Traceroute is a Windows built-in command-line tool and other operating systems that can be applied to the Command Prompt to identify computer network problems. As with the ping command, it's a tool that can be used to understand Internet connection problems, including packet loss and high latency. If you are experie

ncing network issues while connected to a website, traceroute can tell you the point of the problem that you are experiencing. Traceroute can also help visualize the path the traffic takes between your computer and the Web server. Ho

w Traceroutewhen yo
u connect to the website-the Mialnya visits, firgoos.com-traffic should go through several intermediaries before reaching the website. Traffic passes through your local router, your Internet service provider's router, to a larger network, and s

o on. Traceroute can indicate the traffic path needed to reach the website. It also displays delays occurring at each stop. If you're having trouble reaching websites and websites it works well, there may be a problem between your computer and the website's server. Thus, Raceroute will show you where the problem is. We have us

ed traceroute to explain – and show – who is providing Internet services to your Internet service provider. In technical terms, Tra

ceroute sends a package sequence using the ICMP protocol (the same protocol that is used for the ping command.) The first package has a time-to-live (also known as a TTL, or a hop limit) of 1, the second package has a TTL of 2, and so on. Each time a packet is passed to a new router, the TTL is reduced by 1. When it reaches 0, the packet is discarded and the router returns an error message. By submitting packets in this manner, traceroute ensures that each router in the path will throw packets and send respon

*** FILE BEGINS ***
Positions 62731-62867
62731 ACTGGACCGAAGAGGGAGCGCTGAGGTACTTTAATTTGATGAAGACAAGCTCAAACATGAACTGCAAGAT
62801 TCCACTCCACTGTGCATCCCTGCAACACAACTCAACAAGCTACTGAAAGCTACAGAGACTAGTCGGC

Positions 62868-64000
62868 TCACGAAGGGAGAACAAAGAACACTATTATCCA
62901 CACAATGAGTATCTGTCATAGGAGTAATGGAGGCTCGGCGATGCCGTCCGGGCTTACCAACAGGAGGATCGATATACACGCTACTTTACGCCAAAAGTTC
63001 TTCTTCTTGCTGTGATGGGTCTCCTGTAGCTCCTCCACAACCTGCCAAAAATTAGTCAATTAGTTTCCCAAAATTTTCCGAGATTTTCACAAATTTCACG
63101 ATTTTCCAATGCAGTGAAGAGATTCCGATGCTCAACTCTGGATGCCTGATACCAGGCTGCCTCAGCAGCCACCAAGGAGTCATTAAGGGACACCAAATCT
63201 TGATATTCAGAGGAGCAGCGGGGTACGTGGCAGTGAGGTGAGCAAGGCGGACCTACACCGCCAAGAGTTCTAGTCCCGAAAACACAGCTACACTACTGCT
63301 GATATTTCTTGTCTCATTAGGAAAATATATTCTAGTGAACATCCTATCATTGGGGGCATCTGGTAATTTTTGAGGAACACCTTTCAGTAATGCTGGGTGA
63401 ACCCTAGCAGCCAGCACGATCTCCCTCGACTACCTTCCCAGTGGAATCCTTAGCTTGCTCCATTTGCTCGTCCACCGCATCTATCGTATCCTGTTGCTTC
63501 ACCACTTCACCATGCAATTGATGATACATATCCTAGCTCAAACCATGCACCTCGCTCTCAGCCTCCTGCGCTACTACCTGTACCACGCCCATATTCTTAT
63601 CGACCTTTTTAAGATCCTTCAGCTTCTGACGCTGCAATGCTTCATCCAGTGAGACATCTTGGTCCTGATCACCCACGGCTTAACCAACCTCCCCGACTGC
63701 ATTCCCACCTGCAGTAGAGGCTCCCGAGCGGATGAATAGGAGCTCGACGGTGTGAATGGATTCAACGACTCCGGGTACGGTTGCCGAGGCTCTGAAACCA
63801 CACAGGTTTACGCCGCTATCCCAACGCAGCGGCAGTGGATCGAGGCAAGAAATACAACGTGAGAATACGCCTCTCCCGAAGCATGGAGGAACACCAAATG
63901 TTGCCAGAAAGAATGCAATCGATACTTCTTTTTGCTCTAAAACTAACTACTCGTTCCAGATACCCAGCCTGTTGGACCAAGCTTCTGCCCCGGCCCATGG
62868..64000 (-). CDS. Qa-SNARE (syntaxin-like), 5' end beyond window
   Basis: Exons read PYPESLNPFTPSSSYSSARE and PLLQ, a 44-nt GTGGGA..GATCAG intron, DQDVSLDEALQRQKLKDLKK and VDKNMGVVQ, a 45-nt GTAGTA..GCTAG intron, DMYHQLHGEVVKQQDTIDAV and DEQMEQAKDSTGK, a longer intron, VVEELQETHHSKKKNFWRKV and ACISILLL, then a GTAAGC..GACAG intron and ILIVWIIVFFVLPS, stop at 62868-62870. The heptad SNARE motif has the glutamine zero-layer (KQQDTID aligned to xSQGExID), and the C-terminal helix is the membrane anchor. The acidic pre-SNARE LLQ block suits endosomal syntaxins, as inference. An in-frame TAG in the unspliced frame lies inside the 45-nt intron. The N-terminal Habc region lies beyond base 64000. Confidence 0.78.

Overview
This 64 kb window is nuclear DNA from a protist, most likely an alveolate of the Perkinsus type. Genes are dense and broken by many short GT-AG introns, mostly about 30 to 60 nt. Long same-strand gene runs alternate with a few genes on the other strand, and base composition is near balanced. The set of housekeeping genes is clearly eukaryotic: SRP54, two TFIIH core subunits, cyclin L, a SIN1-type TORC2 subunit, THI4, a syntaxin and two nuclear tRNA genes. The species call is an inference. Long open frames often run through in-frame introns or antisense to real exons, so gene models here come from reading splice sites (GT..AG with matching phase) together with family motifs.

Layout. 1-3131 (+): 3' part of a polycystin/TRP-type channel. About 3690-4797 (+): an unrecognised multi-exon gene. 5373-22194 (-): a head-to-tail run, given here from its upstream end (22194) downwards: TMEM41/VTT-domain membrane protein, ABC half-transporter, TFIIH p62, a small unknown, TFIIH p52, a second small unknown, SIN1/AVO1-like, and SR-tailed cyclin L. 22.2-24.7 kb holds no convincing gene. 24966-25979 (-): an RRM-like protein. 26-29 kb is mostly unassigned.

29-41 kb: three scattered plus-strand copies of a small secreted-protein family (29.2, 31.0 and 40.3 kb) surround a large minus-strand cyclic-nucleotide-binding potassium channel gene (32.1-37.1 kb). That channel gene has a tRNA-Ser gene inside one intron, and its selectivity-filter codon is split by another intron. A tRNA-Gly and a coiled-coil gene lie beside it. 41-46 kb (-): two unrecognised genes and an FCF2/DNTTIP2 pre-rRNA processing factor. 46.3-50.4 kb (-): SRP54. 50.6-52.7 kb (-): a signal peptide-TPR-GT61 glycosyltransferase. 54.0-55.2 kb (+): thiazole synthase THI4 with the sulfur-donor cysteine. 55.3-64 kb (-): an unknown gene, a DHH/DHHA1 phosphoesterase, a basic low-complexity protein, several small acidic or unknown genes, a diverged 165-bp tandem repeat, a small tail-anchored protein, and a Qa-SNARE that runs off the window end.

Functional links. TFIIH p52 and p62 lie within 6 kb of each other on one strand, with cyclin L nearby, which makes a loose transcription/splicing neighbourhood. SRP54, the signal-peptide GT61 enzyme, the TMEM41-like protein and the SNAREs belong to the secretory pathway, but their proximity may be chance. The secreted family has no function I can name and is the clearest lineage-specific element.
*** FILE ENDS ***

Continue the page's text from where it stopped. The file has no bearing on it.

ses. How to use Tracerout
eTraceroute run from a command prompt or a terminal window. In Windows, press the Windows key, type Command Prompt, and press Enter to launch i

t. To run Traceroute, run the tracert command followed by the website address. For example, if you want to run traceroute at firgoos.com, you will run a command Prompt on Command:

Tracert firgoos.com

(On Mac or Linux, run traceroute firgoos.com instead.) You

will gradually see the route take shape when your computer receives a response from the router along the way.

If you're running traceroute for other websites – especially those that are hosted in different regions of the world – you'll see the difference in the path. The first "hop" equals the traffic that reaches your ISP, while the next Hop differs from the package that goes elsewhere. For example, below you can see the package traveling to google.com in another country.

Understanding the Output Tracerout
eIde is essentially clear. The first line represents your home router (assuming you're behind the router), the next line represents your ISP, and each line further represents the router further

. The Format of each row is as follows:

Hop RTT1 RTT2 RTT3 Domain Name[IP Address]

Hop: Each time a packet is passed in between routers, it's referred to as "hop." For example, in the above output, we can see that it takes 12 jumps to reach the firgoos.com server from my current locat

ion. RTT1, RTT2, RTT3: This is the round-trip time necessary for a package to reach the hop and return to your computer (in milliseconds). This is often referred to as latency, and the same number that you see when using Ping. Traceroute sends three packages for each hop and displays each time, so you have an idea of how consistent (or inconsistent) that latency is. If you see * in some columns, you don't receive a response – which can indicate packet loss. Domain Nam

e: The doma[Alamat IP]in name, if available, can often help you see the location of the router. If this is not available, only the router's IP address is displayed.